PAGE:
Happy thoughts

by Aldous Huxley

I regard life as a piece of photography. Whenever a good artist is behind it, harmony between light and shadow will suffice. Its motives will feel real, textured and worn — like fine leather, glistening with wetness from rain and mist, or dry and creased in shadows below. Joy and hope will shine, contrasted with deep chasms of grief: the tale of a complete person is told only when all of the delicate frontiers between flesh and shadow are visible.

Having said that, if the dark thoughts could, in a moment’s notice, be quenched by chemical-induced bliss, people would lose their contrast, their richness, their sharpness. A pill capable of providing hope, consolation and reassurance, would toss our entire humanity to the trash, and the photograph of us would be an atonal mess.

The year is 2021. How many ‘happy pills’ are there, at the reach of our hand? How many dopamine-releasing, AI-recommended rushes of instant purchase can be commanded? How many gambling venues, gambling-inspired gaming, clickbait-y articles, pornography sites, celebrity-culture reality TV are available, and all the cornucopia of social media spiraling relentlessly until we surrender?

Enter Soma, the pill for all, that will rid ourselves of taboo emotions, and provide a sense of happy and stoned bliss. Thank our Ford, creator of society, in this Anno Ford 632.

In Aldous Huxley’s Brave New World, people are mass-produced. Their eggs are fertilized in incubators, like assembly lines, and then subjected to stress-inducing procedures to make the egg divide into up to 96 identical twins. The most mistreated of which are, therefore, engineered to be inferior: as their mental faculties are lacking, they’re easier to keep in line, to do physical work and simpler tasks. They are the Epsilons.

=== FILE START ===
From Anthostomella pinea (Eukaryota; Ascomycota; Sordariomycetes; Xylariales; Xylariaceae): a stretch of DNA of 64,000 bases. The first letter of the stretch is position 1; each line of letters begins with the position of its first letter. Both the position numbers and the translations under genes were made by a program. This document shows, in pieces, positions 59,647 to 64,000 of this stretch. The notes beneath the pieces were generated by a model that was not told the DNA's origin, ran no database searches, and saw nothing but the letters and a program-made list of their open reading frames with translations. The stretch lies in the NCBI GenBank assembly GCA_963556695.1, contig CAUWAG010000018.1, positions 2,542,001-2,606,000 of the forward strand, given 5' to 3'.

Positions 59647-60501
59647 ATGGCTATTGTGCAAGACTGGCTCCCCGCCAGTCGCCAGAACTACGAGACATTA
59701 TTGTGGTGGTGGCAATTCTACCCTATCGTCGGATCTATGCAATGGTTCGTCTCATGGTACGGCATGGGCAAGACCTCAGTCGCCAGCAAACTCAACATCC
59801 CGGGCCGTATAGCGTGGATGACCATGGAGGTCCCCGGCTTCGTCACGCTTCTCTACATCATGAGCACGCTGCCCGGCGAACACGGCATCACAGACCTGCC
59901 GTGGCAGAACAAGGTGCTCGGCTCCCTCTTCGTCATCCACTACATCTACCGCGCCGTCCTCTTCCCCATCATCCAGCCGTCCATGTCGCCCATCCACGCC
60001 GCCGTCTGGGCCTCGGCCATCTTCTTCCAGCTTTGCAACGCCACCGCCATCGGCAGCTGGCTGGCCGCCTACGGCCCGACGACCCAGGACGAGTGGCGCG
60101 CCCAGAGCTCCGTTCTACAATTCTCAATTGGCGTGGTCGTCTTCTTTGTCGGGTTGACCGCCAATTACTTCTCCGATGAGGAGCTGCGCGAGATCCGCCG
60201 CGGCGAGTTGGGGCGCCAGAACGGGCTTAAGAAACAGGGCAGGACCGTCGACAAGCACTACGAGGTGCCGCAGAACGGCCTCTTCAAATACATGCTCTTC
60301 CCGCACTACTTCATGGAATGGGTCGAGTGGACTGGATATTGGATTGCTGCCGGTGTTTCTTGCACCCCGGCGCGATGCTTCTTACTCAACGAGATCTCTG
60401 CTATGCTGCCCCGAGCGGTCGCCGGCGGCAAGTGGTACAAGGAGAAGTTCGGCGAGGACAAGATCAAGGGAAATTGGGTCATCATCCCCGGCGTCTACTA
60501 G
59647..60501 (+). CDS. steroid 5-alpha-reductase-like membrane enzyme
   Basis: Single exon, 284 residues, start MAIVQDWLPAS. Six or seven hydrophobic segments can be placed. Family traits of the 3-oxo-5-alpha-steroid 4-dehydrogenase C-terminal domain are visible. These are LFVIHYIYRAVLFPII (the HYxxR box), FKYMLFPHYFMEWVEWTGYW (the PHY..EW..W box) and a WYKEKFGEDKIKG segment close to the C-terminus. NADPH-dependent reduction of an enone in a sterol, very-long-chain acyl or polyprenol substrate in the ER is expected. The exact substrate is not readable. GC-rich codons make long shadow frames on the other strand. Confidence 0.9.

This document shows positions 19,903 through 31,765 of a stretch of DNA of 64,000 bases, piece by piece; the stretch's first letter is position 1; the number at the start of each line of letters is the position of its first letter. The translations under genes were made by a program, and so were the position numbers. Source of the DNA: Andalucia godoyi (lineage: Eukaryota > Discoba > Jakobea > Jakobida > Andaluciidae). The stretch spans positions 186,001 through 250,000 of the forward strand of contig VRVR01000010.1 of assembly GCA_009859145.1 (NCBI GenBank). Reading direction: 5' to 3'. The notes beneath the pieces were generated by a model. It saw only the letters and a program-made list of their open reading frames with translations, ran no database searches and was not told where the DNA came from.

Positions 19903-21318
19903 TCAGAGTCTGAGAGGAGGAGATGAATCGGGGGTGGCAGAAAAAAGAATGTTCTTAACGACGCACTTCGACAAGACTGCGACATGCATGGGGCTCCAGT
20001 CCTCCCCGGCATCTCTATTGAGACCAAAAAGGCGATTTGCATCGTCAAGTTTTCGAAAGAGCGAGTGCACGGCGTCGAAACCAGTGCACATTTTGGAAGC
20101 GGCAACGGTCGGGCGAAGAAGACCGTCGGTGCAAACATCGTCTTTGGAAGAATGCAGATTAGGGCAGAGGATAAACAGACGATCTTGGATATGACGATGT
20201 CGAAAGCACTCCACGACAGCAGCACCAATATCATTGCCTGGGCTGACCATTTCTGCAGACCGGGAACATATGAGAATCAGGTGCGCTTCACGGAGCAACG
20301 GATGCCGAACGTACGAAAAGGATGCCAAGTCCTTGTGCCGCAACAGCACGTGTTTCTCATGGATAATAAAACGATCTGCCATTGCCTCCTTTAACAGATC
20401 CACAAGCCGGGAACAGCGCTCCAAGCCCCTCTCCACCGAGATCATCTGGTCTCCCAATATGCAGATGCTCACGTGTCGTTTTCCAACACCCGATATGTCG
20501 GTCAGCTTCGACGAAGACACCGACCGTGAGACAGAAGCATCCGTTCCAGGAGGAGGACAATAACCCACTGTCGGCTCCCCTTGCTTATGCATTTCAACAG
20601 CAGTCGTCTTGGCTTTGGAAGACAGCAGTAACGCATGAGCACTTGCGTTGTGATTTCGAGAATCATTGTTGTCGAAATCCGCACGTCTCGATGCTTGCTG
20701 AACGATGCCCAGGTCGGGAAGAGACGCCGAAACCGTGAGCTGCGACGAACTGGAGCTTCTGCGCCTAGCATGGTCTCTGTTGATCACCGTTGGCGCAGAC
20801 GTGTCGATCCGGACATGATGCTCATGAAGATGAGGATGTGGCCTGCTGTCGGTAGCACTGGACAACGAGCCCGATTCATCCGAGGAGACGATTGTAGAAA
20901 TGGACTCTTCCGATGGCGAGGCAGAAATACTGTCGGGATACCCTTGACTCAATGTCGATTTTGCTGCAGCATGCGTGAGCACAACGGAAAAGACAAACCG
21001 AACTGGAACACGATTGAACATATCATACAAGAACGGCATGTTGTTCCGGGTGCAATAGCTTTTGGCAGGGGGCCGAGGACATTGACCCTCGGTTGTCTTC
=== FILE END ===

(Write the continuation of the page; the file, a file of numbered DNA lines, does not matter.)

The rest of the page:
On the other end of the scale are the Alphas — intellectually superior, higher quality, destined to be lords on the top of society. Their day-to-day existence has zero worries: they play games, they watch feelies (films with sensorial stimulation) and engage in sexual affairs where true intimacy and emotional connections are non-existent.

Children are conditioned to engage in erotic play early on, and to fear literature and nature with shock therapy. During sleep, mantras are repeated ad nauseam to instill upon them the limits and rules of their thought and class prejudices. In a World State devoid of art, science, history and religion, people go about their lives without partners. Mothers and fathers are taboo thoughts of older times, and now, sexual promiscuity is the norm.

John, a natural-born from a ‘Savage Reservation’ in New Mexico, has a mother. He also has deep feelings, which he can translate to language with the help of an old copy of ‘The Complete Works of Shakespeare’. John, or ‘The Savage’, as he became known, will experience first-hand the World State and all of its miserable Soma-induced repression, and John, most inappropriate of all, will fall in love. John’s uniqueness will become our very window into this bleak reality.

One can’t help but feel wounded by reading a book like Brave New World, and that my reactions to books like these age me like carbonic dating. My innocence is laid bare by my ineptitude to grasp it, so dense its concepts, so all-encompassing its scope. Maybe after a most-deserved future return to George Orwell’s Nineteen Eighty-Four, I will come back to these words with fresh eyes. But one can not be let down by the eeriness of Huxley’s predictions, and how close to home they land, almost 90 years later.

Happy thoughts, Guilherme. Happy thoughts.

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